With six weeks till his birthday, daydreaming pianist and composer Robert Street (Dudley Moore) is determined to fulfil his ambitions to find a loving wife and write a great musical before he turns thirty. Aided by his fast-talking friend Oscar (Eddie Foy Jr), Robert secures financial backing for his great opus, even though he hasn't yet figured out what it's going to be. Meanwhile, a chance for romance arrives in the form of Louise (Suzy Kendall), only problem is she's already seeing the boorish Paul (Nicky Henson) and is adamant she will never marry.
An insouciant Peter Cook once cruelly dismissed Dudley Moore as "a club-footed dwarf who can imitate Debussy." Consequently, 30 Is A Dangerous Age, Cynthia seems like Moore's attempt to prove himself outside the shadow cast by his performing partner. He devised the story, co-wrote the screenplay along with director Joseph McGrath and John Wells (who stars as the effete aristocrat who backs Robert's musical), composed and conducted the score and pretty much monopolizes the screen. The whimsy and stream of consciousness gags recall Bedazzled (1967) and are very late 1960s. As in his biggest hit, Arthur (1981), Moore is very much a man-child, still getting sweets from his mother, who washes his pyjamas and sends letters concerned that he's too young to get married.
Although this taps a very real anxiety suffered by twenty-somethings ("If you haven't made it by thirty, it's highly unlikely you ever will" - ironically, it took another ten years before Moore really found global stardom), it suffers from the formlessness that typifies Joseph McGrath's movies. The script is all double-talk and innocuous fantasies (i.e. Robert imagining himself as Beethoven, Rudolph Valentino and Fred Astaire) that strain our patience while we wait for a plot to arrive. What ranks in its favour is the now-nostalgic evocation of Swinging London in all its candy-coloured nightlife, dolly birds in miniskirts, zany pop art glory. Plus some winningly surreal interludes like the pop music fantasy with Rupert singing his heart out while Louise shimmies along with silver mod-wigged dancers, or the bizarre Celtic fairytale complete with Magic Roundabout style pantomime sets that inspires his cod-Irish musical. Animation fans should look out for a few cartoon sequences and graphic effects from Richard Williams, director of Raggedy Ann and Andy (1977).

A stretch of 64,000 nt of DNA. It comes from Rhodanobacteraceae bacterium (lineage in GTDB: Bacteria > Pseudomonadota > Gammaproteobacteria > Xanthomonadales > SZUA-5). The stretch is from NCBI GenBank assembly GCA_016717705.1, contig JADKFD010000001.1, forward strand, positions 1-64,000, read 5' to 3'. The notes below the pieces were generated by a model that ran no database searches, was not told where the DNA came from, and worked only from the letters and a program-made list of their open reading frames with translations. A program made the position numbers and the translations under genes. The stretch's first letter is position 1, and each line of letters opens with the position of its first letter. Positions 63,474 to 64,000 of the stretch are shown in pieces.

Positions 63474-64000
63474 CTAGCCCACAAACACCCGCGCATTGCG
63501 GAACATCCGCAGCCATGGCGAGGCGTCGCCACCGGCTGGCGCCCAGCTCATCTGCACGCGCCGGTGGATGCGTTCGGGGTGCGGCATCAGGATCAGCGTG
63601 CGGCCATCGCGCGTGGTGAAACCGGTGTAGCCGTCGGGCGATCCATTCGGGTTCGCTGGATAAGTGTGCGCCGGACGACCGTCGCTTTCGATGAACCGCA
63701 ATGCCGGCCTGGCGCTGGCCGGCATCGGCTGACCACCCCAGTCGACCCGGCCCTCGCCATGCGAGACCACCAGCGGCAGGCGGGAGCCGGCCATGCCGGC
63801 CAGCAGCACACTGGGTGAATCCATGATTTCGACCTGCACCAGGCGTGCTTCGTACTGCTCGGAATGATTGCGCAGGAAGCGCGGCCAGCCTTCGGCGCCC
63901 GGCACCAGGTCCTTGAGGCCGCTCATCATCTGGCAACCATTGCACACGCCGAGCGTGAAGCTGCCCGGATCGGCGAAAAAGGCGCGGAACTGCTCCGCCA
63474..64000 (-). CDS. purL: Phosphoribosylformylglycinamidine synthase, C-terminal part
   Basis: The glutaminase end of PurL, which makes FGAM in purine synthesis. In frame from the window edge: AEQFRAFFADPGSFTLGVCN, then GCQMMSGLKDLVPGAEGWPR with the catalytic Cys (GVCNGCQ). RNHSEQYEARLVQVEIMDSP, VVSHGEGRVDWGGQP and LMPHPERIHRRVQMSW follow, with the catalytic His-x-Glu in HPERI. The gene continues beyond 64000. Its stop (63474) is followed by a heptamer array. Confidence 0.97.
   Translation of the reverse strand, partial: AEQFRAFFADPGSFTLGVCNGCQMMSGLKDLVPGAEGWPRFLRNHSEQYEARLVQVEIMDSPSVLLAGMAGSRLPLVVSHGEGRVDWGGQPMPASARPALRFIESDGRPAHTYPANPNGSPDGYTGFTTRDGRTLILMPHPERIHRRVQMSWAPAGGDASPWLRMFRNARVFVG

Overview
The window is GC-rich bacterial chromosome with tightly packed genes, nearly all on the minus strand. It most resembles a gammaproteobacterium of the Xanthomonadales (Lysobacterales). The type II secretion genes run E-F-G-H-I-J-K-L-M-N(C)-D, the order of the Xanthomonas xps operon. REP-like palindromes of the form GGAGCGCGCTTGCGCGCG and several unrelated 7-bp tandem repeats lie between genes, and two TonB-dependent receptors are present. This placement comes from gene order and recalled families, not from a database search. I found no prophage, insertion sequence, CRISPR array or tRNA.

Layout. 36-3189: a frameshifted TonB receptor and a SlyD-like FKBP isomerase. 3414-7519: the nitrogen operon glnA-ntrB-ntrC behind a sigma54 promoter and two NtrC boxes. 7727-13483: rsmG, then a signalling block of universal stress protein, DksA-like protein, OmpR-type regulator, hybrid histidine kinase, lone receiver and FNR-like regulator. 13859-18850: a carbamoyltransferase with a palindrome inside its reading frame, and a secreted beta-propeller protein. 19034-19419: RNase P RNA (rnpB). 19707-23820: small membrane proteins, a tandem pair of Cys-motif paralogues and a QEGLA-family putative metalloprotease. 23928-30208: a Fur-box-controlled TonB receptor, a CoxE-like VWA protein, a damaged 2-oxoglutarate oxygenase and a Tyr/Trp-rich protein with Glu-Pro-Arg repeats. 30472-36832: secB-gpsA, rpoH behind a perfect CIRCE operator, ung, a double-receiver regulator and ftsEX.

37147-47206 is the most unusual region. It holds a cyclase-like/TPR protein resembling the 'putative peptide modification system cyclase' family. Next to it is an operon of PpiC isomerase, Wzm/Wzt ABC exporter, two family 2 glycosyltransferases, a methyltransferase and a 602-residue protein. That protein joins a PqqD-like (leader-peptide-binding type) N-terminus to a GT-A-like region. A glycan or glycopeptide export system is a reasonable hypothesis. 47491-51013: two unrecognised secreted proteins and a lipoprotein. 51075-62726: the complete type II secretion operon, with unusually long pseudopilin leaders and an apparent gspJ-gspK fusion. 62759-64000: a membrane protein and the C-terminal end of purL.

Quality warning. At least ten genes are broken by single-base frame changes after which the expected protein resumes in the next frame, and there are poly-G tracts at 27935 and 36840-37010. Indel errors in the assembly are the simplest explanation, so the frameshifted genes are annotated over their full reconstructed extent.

Eddie Foy Jr. - whose own musical childhood featured in The Seven Little Foys (1955), which he also narrated - is a hoot as sidekick Oscar, prone to weird monologues and underwhelming pep talks ("At the rate you're going, all you be remembered for is the dazzling whiteness of your underwear"). Also very funny is John Bird - of Bremner, Bird and Fortune fame - as the detective hired to track down Rupert when he goes AWOL, who delivers a deadpan, Philip Marlowe style voiceover. He's one of several British television comedy actors featured in the cast, including Frank Thornton (Are You Being Served), Patricia Routledge (Keeping Up Appearances), and Clive Dunn (Dad's Army).
Moore is endearing, if less compelling than as Bedazzled's Stanley Moon, while as a writer he neglects his then-wife Suzy Kendall, leaving her little to do except simper sweetly. The film works best as a showcase for Moore's musical dexterity. His wonderful soundtrack bounces from jazz to classical music, pop and even takes in a medieval ballad.